Pontiac Grand Prix Sedan - Photo 1 (click to enlarge)Pontiac Grand Prix Sedan - Photo 2 (click to enlarge)

    2005 Pontiac Grand Prix Review

    This car review is specific to this model, not the actual vehicle for sale.
    2005 Pontiac Grand Prix
    Comfort and utility with fun and flair.

     

    Introduction
    Since 1962, the Pontiac Grand Prix has been a family-size car with custom-car styling and a performance-car attitude. The first two generations of Grand Prix were big cars, too, even by 1960s standards. For 1969, the Grand Prix shrank to mid-size, but its theme of dramatic style continued to today. For 2004, Pontiac released the ninth-generation Grand Prix, and it's better than ever.

     

    The previous Pontiac Grand Prix had been known as a fine mover, a good stopper, a fair looker and a reasonable handler. The current car brings improvements in all those categories, and a real revolution in interior design, not only in eye-appeal and ergonomics but in versatility, flexibility and utility. The latent creativity of the General Motors design staff has been stirred into activity coming up with more good ideas than a carton of cartoon light bulbs.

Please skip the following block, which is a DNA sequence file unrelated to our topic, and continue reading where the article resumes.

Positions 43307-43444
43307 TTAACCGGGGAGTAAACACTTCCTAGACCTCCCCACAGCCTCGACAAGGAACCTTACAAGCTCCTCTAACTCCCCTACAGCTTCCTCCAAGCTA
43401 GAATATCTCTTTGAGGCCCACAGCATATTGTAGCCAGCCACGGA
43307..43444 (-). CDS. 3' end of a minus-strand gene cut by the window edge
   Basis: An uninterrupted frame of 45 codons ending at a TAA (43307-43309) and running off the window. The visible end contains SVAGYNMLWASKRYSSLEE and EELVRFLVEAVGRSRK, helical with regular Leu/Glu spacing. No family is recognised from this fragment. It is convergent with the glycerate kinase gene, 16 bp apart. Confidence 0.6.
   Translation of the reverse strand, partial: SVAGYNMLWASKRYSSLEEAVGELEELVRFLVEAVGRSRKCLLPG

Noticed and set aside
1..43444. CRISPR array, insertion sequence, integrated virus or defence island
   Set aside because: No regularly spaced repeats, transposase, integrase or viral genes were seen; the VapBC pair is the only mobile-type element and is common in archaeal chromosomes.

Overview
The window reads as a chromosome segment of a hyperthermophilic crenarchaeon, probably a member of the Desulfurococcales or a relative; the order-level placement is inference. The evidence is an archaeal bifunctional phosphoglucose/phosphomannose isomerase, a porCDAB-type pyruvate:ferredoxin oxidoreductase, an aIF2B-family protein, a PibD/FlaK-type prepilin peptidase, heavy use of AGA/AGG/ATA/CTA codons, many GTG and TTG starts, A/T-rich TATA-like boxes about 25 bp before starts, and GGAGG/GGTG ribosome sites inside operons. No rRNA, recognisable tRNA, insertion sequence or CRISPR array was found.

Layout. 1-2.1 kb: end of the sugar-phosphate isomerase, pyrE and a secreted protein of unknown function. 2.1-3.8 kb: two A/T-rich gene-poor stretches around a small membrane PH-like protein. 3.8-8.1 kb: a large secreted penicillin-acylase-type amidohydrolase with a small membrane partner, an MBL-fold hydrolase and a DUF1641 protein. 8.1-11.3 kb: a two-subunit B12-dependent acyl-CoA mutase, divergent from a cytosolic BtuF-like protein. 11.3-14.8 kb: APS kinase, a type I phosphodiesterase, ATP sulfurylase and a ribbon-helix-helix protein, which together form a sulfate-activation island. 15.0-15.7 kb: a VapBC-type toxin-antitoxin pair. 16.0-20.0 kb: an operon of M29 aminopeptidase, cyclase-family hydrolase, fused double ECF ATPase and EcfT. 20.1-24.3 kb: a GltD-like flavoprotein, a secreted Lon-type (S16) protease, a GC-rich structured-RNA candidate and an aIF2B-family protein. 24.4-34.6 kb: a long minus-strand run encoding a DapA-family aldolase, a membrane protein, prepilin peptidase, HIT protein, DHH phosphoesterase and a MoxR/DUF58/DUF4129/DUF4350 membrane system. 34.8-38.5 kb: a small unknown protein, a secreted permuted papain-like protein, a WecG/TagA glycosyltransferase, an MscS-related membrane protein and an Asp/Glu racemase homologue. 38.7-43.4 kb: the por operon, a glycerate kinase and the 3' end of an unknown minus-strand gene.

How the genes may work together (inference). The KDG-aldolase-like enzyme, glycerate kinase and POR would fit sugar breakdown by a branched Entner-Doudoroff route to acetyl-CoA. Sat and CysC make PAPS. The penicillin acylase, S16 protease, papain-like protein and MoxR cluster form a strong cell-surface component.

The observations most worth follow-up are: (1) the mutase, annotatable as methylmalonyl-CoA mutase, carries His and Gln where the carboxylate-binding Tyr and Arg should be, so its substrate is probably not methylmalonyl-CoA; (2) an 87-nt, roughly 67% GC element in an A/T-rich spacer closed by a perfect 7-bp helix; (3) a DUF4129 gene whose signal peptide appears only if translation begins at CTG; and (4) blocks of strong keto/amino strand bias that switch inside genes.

If the name 'sport-utility vehicle' wasn't already taken for more cumbersome, truck-like machines, it could have been applied to the Grand Prix, which has a valid claim to both 'sport' and 'utility.' It's fun to drive in the twisties and you can stuff a nine-foot kayak into it and still close the trunk.

     

    Detail improvements for 2005 include an upgraded generation of OnStar standard on all models, and the availability of MP3 audio, DVD-based navigation, dual-zone automatic climate control, and remote starting. Model and trim designations have been rationalized, while the Comp G option package still stokes excitement at the top end of the range.

     

    Lineup